The NFL playoffs don't start for another two weeks, but don't tell Mike McCarthy that.
The way the Green Bay Packers' coach sees the postseason picture unfolding, the final two weeks of the regular season carry a playoff-type atmosphere with them. Each week adds another shot of urgency.
That's why McCarthy stepped in front of his team Monday. Less than 24 hours after a disheartening 21-13 loss to Buffalo, the coach had his players select playoff captains, a vote traditionally reserved for after the regular season is concluded and a playoff berth is secure.
Four remained the same as last year: quarterback Aaron Rodgers, receiver Jordy Nelson, safety Morgan Burnett and special teams stalwart Jarrett Bush. Joining them were outside linebacker Julius Peppers and receiver/returner Randall Cobb.
McCarthy didn't make the decision because he's overlooking Sunday's opposition, the 2-12 Tampa Bay Buccaneers. Actually, it's the opposite. It's a must-win game for the Packers, who could go far in clinching their seventh consecutive postseason appearance with a win.
"Clearly, this is an opportunity to give people more credibility, more opportunities to take the platform," McCarthy said. "I think leadership is something every coach is focused on. I've always looked for ways to create opportunities for leadership. You can't assign it. Leadership has to come from the locker room, credibility has to come from the locker room."
Since taking over as head coach in 2006, McCarthy has been known for his motivational techniques. He's built them into his presentations before training camp and the start of every regular season and developed phrases like "Team 93" and "Alpha 94" to express the individuality of every Packers team.
Rodgers is familiar with the philosophy of his coach. The same coach who had players sized for rings the night before Super Bowl XLV, though Rodgers said he missed the occasion. It's about determining your identity.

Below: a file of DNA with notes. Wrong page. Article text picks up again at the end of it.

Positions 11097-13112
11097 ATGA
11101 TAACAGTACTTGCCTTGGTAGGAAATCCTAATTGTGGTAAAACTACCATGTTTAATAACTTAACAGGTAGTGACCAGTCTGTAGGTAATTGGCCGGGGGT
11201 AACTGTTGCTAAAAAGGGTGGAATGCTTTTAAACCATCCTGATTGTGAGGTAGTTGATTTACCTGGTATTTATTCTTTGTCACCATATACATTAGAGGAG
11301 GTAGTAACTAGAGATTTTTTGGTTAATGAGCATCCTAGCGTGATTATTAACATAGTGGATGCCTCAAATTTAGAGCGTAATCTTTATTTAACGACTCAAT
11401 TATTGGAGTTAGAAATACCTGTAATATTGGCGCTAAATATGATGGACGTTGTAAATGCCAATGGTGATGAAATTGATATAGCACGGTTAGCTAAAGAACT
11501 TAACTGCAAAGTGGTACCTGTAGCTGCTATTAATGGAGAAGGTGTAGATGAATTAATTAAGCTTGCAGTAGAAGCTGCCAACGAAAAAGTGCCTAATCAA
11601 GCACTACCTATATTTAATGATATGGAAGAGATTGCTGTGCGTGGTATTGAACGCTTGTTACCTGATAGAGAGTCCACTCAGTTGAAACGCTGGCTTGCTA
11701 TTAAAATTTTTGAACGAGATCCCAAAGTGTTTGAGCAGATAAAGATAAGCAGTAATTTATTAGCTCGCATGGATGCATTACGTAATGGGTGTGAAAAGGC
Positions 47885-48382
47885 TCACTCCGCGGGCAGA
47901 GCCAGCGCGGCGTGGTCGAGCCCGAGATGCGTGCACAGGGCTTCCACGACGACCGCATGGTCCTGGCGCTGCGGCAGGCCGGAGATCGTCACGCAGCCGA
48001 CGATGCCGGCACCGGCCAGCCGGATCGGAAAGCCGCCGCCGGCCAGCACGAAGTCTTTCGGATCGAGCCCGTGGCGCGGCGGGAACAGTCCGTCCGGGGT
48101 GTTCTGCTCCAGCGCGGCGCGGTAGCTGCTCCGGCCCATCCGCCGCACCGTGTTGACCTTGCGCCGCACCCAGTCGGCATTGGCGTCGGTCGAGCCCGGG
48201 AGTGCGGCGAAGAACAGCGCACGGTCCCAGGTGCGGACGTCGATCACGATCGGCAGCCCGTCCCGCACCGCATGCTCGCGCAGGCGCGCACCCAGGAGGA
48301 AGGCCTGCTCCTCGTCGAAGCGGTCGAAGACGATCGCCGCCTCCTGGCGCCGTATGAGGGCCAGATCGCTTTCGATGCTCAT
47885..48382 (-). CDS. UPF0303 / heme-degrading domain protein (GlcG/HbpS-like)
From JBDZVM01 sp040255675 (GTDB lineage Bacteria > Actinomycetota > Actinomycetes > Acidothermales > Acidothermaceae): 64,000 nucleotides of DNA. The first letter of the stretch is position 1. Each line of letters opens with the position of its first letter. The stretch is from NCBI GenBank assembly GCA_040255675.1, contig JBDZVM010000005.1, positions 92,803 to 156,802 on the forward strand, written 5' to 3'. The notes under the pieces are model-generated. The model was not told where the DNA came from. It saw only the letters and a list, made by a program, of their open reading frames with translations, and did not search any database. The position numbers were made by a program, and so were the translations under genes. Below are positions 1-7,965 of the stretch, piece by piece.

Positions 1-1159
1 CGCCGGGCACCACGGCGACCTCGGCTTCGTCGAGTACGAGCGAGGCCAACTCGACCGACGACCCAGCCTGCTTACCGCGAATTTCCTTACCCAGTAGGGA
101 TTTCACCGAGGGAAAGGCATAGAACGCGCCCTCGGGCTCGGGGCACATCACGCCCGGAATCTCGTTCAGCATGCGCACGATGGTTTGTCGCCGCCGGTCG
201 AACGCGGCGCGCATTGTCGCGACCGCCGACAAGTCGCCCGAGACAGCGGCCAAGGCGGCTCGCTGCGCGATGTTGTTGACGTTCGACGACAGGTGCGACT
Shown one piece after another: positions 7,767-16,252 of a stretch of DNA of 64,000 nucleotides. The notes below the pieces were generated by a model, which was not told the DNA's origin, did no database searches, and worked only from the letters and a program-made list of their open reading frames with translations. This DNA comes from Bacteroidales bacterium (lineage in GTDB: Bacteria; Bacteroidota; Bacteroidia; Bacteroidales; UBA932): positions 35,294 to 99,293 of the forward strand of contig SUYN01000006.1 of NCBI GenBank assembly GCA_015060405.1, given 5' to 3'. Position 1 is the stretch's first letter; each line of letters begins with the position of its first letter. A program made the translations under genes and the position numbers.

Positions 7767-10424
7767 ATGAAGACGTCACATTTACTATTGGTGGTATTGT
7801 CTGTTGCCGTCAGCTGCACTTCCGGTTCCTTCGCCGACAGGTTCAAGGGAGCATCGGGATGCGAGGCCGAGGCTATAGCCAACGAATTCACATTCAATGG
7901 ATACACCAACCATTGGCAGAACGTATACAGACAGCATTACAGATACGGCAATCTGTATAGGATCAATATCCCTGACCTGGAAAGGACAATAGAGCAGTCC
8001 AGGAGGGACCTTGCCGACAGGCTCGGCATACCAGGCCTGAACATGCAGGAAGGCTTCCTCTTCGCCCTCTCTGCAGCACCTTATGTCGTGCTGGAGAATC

So it's only natural the day after the letdown in Buffalo, where Rodgers had one of the worst showings of his career, that McCarthy immediately fast-forwarded to the next act. Rookie receiver Davante Adams said with a laugh Wednesday that McCarthy even instructed the players not to even discuss the Bills anymore.
Whatever direction the coaching staff takes the team, history has taught the players to follow. Some teams identify captains for the entire season. McCarthy always has found ways to mix it up.
Now, he's shuffling the deck again.
"Well, he trusts his gut instincts and they haven't let him down or let the team down," Rodgers said. "But I don't think it's anything other than a mindset for him. He likes to ooze confidence out of himself. It's a toughness from his Pittsburgh roots, but it's a confidence that he trusts the guys that he's going to get it done. This just ups the urgency."
Peppers' inclusion speaks to the respect he's developed in less than a year on a team that's perennially among the league's youngest. There's only a handful of players on the roster that have played in an NFL game for a team other than Green Bay.